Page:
"I decided to volunteer as I am currently on a gap year before I go on to study Medicine in the autumn and I really wanted to use this time for something worthwhile. I was inspired to volunteer by the excellent reputation of the charity and the death of my mother from cancer in my teens which made me appreciate the support that patients and families with long-term illnesses can need.
"At the moment I volunteer once or twice a week and I really enjoy it. I like spending time with the patients, volunteers and staff who are all such lovely people to be around!
"To anyone thinking of volunteering I would strongly encourage them to give it a go; there is a role for everyone at the charity. Volunteering here will transform any preconceptions that you might have about what “hospice care” means - it is an incredibly positive place to be. This is a crucial and very special community charity which benefits so many patients and families. Unlike some larger charities, proceeds given to Rennie Grove Hospice Care have a direct and vital impact on the lives of members of our local community, and indeed this impact cannot be given a price."
Elizabeth Baldwin, 31, of St Albans, started volunteering with Rennie Grove in January 2015 as an onlinecommunications assistant.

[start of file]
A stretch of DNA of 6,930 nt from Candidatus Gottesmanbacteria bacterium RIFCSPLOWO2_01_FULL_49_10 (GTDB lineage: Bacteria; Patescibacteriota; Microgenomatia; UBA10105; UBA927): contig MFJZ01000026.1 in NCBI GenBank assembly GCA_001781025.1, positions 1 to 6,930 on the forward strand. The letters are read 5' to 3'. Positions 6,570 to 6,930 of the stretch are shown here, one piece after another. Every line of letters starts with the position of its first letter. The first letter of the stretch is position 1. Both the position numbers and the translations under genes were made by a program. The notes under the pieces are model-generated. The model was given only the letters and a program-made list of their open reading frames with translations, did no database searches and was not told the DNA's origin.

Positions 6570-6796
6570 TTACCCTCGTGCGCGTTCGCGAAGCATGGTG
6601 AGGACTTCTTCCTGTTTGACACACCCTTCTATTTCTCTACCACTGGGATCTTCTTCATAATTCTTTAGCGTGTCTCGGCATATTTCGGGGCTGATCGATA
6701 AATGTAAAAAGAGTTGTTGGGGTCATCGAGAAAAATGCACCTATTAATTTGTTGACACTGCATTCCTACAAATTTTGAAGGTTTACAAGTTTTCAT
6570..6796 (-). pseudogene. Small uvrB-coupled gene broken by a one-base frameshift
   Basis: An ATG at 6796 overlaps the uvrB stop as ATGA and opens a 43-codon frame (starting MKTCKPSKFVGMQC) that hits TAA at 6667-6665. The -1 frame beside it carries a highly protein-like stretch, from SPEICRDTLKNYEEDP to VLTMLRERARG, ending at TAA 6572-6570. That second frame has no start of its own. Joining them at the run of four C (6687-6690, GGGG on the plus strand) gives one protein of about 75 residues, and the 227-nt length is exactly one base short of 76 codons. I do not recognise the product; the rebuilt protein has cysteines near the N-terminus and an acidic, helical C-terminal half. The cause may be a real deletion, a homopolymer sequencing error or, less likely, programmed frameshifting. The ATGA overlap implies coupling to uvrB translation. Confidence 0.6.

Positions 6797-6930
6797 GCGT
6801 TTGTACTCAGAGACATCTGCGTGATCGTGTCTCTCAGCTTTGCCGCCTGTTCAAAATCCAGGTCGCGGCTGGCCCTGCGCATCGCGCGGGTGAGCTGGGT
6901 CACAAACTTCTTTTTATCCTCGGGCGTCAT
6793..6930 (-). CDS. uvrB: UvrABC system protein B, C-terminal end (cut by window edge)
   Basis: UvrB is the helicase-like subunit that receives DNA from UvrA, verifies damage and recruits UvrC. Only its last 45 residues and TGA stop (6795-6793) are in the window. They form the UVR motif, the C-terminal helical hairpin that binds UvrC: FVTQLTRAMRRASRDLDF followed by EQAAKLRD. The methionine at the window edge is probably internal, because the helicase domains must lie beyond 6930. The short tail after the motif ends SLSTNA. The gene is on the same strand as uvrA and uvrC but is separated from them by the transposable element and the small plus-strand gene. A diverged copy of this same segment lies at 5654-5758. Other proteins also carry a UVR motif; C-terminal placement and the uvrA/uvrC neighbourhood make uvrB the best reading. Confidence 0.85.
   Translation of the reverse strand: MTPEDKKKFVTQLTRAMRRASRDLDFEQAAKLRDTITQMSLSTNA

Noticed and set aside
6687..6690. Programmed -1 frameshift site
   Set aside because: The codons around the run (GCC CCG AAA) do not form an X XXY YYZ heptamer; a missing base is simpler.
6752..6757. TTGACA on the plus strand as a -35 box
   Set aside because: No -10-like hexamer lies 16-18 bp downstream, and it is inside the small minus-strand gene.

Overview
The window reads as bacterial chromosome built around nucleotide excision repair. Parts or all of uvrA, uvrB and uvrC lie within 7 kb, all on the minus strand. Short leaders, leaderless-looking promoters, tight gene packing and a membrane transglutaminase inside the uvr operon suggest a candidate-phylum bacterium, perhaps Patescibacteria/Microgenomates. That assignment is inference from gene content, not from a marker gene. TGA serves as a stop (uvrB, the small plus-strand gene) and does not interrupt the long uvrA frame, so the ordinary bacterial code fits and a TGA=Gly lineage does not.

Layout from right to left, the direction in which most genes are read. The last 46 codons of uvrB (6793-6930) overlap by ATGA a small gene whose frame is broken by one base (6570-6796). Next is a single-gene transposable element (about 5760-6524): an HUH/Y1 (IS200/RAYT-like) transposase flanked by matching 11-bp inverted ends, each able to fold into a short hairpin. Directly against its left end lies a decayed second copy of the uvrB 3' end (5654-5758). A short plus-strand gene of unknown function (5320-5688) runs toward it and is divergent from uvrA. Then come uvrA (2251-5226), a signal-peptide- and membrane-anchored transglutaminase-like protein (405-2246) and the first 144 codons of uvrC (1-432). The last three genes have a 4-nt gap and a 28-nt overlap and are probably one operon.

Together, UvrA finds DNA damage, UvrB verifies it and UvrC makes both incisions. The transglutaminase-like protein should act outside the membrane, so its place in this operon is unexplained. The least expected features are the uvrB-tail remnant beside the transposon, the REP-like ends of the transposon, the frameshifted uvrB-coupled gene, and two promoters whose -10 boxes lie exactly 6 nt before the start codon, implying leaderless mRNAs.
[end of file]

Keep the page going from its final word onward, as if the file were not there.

"I had the desire to get more involved in the community and have adult interaction while my kids are in nursery school. I now volunteer once a week and really enjoy being part of something outside the home. It’s good to be back in an office, and it’s great to be part of a team working for a cause that helps so many individuals.
"Everyone involved in the charity has been really welcoming, If you have time to spare give them a call and see where you might fit in. Think about the support you would like if you were diagnosed with a life limiting illness. If what you would want is what they provide, support them now so they are there if you or someone you know needs them."
Edward Crossley, 40, lives in Amersham and started volunteering with Rennie Grove back in 1995 as a street collector in Beaconsfield.
I now volunteer in the Little Chalfont shop one afternoon a week as a sales assistant. I also volunteer for the big events as a marshal which is good fun.